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Homemade alleyways for cattle handling

 
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I'm planning to build a small scale cattle handling facility on my farm. I started a thread about head gates here https://permies.com/t/128382/talk-head-gates

Now I'd like to discuss the alleyway leading to a head gate.

I've found all kinds of stuff on the internets, expensive stuff, to put together and build alleyways and crowding tubs and such. There are even complete kits with assembly required and the result is a nice shiny steel alleyway, crowding tub and holding pen, and I think they're terribly expensive coming in over $10,000 for one. My wife and I don't have that kind of dough just laying around, and I've also been working on minimizing being a consumer and buying less and instead creating and building more as I go forward in life.

So, I've found a little general information on alleyway width and other guidelines. As with anything on the internet, some folks tout one way as the best, and others tout the complete opposite as the best. For example, some say curved alleyways! Other's say no, the cows can't see around the bend and they can balk, make straight alleyways so they have clear line of sight to where they're going! Some say use solid walls, others say use boards with gaps. Some say have the alleyway narrower at the bottom than the top, making a V, and others say make the sides plumb vertical. For every piece of information I find, I also find contradicting information.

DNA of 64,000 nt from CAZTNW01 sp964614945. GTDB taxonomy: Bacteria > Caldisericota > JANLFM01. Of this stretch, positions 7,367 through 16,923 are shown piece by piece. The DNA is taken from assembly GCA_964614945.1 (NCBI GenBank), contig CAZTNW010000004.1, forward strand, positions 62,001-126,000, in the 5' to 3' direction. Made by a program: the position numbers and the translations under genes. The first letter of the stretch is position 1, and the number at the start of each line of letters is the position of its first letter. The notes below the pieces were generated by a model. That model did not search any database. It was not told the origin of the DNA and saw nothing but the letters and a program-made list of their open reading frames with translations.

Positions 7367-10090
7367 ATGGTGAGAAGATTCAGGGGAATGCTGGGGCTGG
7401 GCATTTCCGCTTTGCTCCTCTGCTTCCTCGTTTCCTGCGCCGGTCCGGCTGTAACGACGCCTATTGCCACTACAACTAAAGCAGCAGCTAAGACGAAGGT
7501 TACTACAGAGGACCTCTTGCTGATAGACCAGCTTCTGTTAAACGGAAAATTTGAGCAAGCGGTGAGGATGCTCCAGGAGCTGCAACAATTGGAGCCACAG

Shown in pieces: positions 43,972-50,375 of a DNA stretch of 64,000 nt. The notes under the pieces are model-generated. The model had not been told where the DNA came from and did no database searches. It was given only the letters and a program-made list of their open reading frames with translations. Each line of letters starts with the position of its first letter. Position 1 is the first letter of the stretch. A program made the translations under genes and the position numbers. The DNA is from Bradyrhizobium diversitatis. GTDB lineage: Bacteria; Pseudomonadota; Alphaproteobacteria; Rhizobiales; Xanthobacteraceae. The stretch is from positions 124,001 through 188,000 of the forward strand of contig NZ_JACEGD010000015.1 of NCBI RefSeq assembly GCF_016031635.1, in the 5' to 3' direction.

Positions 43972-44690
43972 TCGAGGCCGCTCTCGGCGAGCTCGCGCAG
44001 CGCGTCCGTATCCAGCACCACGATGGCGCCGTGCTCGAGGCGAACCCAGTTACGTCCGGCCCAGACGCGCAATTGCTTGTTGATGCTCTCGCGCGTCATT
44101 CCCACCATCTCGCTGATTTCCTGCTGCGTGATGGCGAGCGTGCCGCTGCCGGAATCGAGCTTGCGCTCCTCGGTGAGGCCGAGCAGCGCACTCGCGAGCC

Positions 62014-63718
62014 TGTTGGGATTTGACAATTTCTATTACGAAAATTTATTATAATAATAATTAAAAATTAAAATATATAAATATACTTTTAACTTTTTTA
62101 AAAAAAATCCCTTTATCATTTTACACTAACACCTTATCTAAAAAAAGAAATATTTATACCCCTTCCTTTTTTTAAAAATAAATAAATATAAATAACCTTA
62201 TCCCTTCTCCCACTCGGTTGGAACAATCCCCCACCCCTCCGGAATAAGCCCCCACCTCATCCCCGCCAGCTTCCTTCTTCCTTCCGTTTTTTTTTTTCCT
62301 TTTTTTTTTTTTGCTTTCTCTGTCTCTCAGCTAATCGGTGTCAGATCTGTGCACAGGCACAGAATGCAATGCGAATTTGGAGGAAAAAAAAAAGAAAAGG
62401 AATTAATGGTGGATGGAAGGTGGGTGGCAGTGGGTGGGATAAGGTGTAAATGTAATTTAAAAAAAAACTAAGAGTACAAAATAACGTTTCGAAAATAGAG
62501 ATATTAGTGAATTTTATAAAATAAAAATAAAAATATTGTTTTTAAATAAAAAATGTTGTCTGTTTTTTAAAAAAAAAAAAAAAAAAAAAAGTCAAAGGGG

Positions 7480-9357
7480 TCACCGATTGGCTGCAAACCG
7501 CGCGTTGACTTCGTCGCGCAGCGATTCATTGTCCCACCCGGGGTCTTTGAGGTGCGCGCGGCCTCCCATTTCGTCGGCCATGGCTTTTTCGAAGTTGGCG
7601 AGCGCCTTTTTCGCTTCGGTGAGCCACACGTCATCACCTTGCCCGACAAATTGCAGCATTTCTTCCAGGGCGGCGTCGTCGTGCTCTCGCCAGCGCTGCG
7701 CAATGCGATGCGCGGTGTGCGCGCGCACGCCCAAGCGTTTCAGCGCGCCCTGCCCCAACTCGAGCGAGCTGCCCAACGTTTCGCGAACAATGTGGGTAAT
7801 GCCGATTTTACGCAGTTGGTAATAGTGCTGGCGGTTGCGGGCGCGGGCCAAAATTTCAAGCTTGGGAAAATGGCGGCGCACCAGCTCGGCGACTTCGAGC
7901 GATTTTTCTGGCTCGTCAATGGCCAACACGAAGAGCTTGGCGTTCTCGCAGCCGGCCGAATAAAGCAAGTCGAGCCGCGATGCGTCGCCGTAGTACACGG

Do any cattle handlers here on permies have a homemade alleyway? and if so, what do you like or not like about it and if you were building a new one (from lumber) what would you build? Does anyone also have any other "I wish I had done this" advice, that is related to cattle handling facilities?
 
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The alley way should have a way to keep them moving forward, or better to say prevent them from going backwards.

In my case the orange sq tube in picture does this.

Because i rarely use the alley, grass grows tall. My bull almost got his head stuck reaching in to eat it. So wherher it is solid or piped, keep the gaps too small for a head or large enough to not get stuck.
cattle-alleyway.jpg
cattle alleyway
cattle alleyway
 
wayne fajkus
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The biggest consideration (and a fail i had to rework) is getting them in the alley. The other one is the ability to sort them. I mentioned in your other thread that running all the cows thru the shoot is easier than running one thru it. This can't happen if the cow is loaded onto a trailer (sold it, taking to slaughter house). So some way to sort is needed. In our case we built a mini corral inside the corral. Just getting them in the funnel was daunting because the corral was too big. We get them into the mini corral which has a pasture gate and a funnel to the alley. No choice but to go through the funnel to the alley.
cattle-alleyway2.jpg
cattle alleyway2
cattle alleyway2
cattle-alleyway-funnel.jpg